But I separate from all the rest that paragraph or two, in which you make me so warm an offer of your friendship. Were I possessed of that, it would put an end! to all those speeches with which you now make me blush ; and change them to wholesome advices, and free sentiments, which might make me wiser and happier. I know 'tis the general opinion, that friendship is best contracted betwixt persons of equal age ; but I have so much interest to be of another mind, that you must pardon me if I cannot forbear telling you a few notions of mine, in opposition to that opinion.

In the first place 'tis observable, that the love we bear to our friends, is generaly caused by our finding the same dispositions in them, which we feel in ourselves. This is but self-love at the bottom : whereas the affection be.

twixt people of different ages cannot well be so, the inclinations of such being commonly various. The friend. thip of two young men is often occafioned by love of pleasure or voluptuousness, cach being desirous for his own sake of one to affift or encoạrage him in the courses he pursues ; as that of two old men is frequently on the score of some profit, lucre, or design upon others. Now, as a young man, who is less acquainted with the ways of the world, has in all probability less of interest; and an old man, who may be weary of himself, has, or should have less of self-love ; so the friend hip between them is the more likely to be true, and unmixed with too much self-regard. One may add to this, that such a friendship is of greater use and advantage to both; for the old man will grow gay and agreeable to please the young one; and the young man more discreet and prudent by the help of the old one ; so it may prove a cure of those epidemical diseases of age and youth, fourness and madness. I hope you will not need many arguments to convince you of the possibility of this; one alone abundantly satisfies me, and convinces to the heart : which is, that * young as I am, and old as you are, I am your entirely affectionate, &c.

LET TER VII.

June 23, 1705 I Should believe myself happy in your good opinion, but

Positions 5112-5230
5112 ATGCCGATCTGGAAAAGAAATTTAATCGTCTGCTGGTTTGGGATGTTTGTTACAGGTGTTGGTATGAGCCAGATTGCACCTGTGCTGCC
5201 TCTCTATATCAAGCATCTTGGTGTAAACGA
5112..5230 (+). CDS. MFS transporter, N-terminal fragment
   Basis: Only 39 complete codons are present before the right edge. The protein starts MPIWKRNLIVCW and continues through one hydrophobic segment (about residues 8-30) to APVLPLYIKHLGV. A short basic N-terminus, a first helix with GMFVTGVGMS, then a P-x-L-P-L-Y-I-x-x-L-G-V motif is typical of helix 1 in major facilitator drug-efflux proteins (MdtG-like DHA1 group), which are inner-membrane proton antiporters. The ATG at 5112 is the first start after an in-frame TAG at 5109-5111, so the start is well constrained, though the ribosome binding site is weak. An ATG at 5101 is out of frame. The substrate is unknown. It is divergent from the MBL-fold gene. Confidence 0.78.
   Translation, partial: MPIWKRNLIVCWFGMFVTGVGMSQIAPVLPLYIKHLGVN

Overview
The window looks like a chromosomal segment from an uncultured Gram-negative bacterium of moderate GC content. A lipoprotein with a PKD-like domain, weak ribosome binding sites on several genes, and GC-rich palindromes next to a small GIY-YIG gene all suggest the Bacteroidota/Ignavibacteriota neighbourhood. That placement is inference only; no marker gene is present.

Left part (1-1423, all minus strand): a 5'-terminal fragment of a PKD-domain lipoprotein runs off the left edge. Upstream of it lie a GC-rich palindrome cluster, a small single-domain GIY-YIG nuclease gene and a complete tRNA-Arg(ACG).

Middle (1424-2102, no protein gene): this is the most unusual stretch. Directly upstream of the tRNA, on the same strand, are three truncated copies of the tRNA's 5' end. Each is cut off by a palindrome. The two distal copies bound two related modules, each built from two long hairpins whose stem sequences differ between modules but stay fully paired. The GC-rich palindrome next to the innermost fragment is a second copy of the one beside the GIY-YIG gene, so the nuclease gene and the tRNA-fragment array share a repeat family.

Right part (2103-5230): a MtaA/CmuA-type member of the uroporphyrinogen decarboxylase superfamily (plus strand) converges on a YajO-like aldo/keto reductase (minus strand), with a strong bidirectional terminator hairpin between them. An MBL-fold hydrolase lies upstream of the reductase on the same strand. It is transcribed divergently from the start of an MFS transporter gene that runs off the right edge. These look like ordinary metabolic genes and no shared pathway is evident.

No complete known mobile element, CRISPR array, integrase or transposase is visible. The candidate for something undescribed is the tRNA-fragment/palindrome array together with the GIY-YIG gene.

that you treat me so much in a style of compliment. It hath been observed of women, that they are more subject in their youth to be touched with vanity than men, on account of their being generally treated this way; but the weakest women are not more weak than that class of men, who are thought to pique themselves upon their Wit. The world is never wanting, when a coxcomb is accomplishing himself, o help to give him the finishing stroke.

* Mr. Wycherley was at this time about seventy years old, Mr. Pope

under seventeen

Every man is apt to think his neighbour overstock'd with vanity, yet, I cannot but fancy there are certain times, when inost people are in a disposition of heing informed; and 'tis incredible what a vast good a little truth might do, spoken in such seasons. A small alms will do a great kindness, to people in extreme necessity.

I could name an acquaintance of yours, who would at this time think himself more obliged to you for the information of his faults, than the confirmatinn of his follies. If you would make those the subject of a letter, it might be as long as I could wish your letters always were.

I do not wonder you have hitherto found foine dificulty (as you are pleased to say) in writing to me, since you have always chosen the task o commending me: take but the other way, and, I dare engage, you will find none at all.

As for my verses, which you praise so much, I may truly say they have never been the cause of any vanity in me, except what they gave me when they first occafioned my acquaintance with you. But I have several times since been in danger of this vice; as often, I mean, as I received any letters from you. 'Tis certain, the greatest magnifying glasses in the world are a man's own eyes, when they look upon his own person; yet even in those, I cannot fancy myself so extremely like Alexander the Great, as you would persuade me. If I inuft be like him, 'tis you will make me so by complimenting me into a better opinion of myself than I deserve : They made him think he was the fon of Jupiter, and you alsure me I am a man of parts. But is this all you can say to my honour ? you said ten times as much before, when you call'd me your friend. After having made me believe I possess'd a share in your affection, to treat me with compliments and sweet sayings, is like the proceeding with poor Sancho Panca : they persuaded him that he enjoy'd a great dominion, and then gave him nothing to subfift upon but wafers and marmalade. In our days the greatest obligation you can lay upon a Wit, is to Vol. III.

RI

mak